Aortic valve stenosis is a narrowing of the aortic valve in the heart that causes it to open incompletely. This can reduce blood flow to the body.
Pulmonary valve atresia is a defect in which a solid sheet of tissue forms in place of the pulmonary valve. This prevents blood in the right side of the heart from traveling normally to the lungs to pick up oxygen.
Pulmonary valve stenosis is a narrowing of the pulmonary valve. The narrowing slows the flow of blood from the right side of the heart to the lungs. The heart must pump harder to push blood through the smaller opening.
Tricuspid valve atresia is a defect in which a solid sheet of tissue forms in place of the tricuspid valve. Without the tricuspid valve, blood entering the right atrium cannot travel normally to the right ventricle and then to the lungs to pick up oxygen.
Ebstein's anomaly is a defect in which the tricuspid valve is both displaced and abnormally formed. The valve leaks and allows blood to flow back into the right atrium instead of to the lungs to pick up oxygen.
Problems with placement or development of blood vessels near the heart
Occasionally, the great vessels of the heart are transposed, meaning they are switched in position. The aorta comes off the right ventricle instead of the left ventricle, and the pulmonary artery comes off the left ventricle instead of the right ventricle. Therefore, blood without oxygen is continually pumped to the body, instead of blood with oxygen.
Tetralogy of Fallot is a combination of four defects:
Pulmonary valve stenosis is the narrowing of the pulmonary valve. The narrowing slows the flow of blood from the right ventricle to the lungs.
VSD is a hole in the wall that separates the left and right ventricles.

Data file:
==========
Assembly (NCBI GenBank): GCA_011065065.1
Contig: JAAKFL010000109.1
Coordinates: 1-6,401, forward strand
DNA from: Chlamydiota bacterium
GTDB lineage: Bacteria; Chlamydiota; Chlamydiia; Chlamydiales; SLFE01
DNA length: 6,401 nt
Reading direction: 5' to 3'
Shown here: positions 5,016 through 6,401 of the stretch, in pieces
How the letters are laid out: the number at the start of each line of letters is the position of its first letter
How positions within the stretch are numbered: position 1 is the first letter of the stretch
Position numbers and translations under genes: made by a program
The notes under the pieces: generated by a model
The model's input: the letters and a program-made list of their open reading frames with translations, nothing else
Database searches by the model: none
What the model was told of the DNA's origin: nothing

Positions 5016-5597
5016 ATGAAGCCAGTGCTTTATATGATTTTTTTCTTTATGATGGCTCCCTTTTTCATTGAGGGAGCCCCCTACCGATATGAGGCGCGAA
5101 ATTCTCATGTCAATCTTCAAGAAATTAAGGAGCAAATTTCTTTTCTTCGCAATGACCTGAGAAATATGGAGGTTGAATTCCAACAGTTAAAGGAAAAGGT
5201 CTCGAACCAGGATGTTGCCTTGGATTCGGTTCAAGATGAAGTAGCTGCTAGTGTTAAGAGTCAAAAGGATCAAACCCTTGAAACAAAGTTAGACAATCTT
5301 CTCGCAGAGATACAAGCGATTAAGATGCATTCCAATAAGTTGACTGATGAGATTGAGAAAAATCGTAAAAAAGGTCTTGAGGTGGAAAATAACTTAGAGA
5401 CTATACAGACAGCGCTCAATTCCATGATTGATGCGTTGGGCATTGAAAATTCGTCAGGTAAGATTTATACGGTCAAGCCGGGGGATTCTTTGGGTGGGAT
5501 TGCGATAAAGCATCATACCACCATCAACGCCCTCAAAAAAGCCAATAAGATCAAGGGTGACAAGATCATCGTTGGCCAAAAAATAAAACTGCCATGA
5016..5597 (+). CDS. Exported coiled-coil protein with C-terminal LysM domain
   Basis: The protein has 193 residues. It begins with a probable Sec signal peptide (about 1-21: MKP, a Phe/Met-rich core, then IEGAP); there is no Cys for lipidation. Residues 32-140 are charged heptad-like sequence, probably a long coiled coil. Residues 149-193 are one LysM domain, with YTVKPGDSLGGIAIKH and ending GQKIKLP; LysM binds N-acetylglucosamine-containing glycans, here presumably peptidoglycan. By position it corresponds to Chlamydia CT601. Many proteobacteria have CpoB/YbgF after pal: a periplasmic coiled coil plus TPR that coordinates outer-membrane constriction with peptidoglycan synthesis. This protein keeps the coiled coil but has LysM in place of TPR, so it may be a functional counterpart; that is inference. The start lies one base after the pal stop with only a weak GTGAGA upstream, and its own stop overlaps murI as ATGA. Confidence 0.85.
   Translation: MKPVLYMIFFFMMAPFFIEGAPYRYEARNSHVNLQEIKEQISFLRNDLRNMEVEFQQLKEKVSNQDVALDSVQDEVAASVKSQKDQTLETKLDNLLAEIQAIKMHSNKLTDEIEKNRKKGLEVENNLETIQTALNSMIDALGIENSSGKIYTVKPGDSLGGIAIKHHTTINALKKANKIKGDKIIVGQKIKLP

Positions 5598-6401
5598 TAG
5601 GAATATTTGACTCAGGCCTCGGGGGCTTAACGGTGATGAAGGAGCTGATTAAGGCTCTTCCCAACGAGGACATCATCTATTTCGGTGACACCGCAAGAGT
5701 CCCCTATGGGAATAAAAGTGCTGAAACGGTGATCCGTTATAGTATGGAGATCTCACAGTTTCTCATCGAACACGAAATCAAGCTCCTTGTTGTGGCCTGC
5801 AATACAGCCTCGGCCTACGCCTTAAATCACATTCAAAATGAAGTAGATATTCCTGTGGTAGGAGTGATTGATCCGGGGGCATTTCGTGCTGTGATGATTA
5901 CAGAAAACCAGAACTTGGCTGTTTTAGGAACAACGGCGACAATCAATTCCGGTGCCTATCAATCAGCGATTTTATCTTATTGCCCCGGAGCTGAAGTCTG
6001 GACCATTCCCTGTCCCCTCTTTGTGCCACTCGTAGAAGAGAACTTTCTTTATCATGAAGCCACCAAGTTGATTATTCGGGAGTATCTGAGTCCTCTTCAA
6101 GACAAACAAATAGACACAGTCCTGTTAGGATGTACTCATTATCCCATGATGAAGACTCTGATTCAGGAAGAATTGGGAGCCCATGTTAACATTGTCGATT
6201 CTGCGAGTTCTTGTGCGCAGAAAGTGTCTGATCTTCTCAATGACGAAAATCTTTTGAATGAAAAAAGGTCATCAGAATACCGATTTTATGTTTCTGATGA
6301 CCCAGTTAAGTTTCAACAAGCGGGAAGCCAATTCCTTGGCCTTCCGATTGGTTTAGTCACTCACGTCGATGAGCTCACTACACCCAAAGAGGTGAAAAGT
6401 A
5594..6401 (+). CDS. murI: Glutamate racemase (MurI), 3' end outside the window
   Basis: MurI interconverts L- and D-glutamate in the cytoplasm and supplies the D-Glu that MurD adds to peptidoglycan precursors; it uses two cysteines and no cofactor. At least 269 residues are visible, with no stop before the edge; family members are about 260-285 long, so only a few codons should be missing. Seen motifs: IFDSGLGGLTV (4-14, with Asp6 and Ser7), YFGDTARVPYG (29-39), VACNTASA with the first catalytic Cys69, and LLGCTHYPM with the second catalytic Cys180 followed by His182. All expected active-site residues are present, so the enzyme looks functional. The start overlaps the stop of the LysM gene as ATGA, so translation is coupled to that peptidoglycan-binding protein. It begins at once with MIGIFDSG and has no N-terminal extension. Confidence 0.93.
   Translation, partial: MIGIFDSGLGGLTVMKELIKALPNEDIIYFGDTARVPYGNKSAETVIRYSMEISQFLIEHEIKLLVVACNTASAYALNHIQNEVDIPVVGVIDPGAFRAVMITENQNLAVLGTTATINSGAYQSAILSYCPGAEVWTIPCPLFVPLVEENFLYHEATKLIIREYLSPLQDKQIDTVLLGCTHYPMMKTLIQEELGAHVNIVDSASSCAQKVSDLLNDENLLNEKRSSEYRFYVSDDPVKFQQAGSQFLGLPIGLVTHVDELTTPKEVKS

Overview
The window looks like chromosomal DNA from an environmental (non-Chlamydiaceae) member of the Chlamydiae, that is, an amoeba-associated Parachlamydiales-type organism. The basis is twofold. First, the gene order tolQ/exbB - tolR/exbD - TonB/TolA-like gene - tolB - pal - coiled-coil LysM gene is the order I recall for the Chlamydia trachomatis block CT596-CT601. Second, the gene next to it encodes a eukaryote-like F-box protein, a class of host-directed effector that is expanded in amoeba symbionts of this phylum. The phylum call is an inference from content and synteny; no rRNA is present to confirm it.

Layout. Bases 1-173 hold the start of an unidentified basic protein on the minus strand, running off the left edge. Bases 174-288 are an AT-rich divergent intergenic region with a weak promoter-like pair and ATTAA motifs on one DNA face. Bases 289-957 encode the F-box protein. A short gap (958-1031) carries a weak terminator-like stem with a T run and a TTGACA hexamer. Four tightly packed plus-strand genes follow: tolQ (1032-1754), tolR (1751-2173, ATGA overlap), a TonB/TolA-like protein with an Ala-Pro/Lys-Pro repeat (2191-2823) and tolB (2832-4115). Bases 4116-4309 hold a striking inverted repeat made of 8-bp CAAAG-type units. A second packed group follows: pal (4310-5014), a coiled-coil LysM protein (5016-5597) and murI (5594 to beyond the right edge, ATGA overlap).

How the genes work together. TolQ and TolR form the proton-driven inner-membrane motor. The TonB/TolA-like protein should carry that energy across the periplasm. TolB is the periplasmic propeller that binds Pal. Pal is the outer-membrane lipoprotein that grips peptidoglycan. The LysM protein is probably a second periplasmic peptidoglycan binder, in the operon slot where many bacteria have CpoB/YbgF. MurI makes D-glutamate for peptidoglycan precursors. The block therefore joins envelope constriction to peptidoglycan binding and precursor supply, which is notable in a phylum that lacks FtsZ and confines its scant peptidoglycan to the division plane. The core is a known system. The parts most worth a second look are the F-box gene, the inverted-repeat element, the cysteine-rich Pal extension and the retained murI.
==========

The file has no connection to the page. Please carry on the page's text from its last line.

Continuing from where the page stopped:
Overriding aorta is a defect in which the aorta is positioned between the left and right ventricles, over the VSD.
Right ventricular hypertrophy is the thickening of the right ventricle. The thickening is caused by the heart having to work harder because of the other defects.
Truncus arteriosus is a defect of the aorta and the pulmonary artery. The aorta and pulmonary artery do not form as separate arteries. Instead, a large artery, called the truncus, comes from the heart. As the truncus leaves the heart, it may branch into arteries that carry blood to the body and to the lungs.
Coarctation of the aorta is a narrowing of the aorta. It slows or blocks the flow of blood from the heart to the body.
Anomalous pulmonary venous return is a defect in which one or more of the four pulmonary veins, which normally return oxygen-rich blood from the lungs to the heart, return to the wrong chamber in the heart.
Problems with development of the heart
Hypoplastic left heart syndrome is a combination of defects in which the left side of the heart does not develop properly. Defects usually include mitral atresia, aortic atresia, (Atresia meaning a poor formation of the valve, or no formation of the valve) and a tiny left ventricle.
Mitral atresia occurs when a solid sheet of tissue forms instead of the mitral valve, which separates the left atrium and the left ventricle.
Aortic atresia occurs when a solid sheet of tissue forms instead of the aortic valve, which separates the left ventricle from the aorta.
Single ventricle describes a group of heart defects in which only one ventricle is present instead of two. It can be a single right or a single left ventricle. The other ventricle is usually absent or very tiny. Hypoplastic left heart syndrome is an example of a single ventricle defect.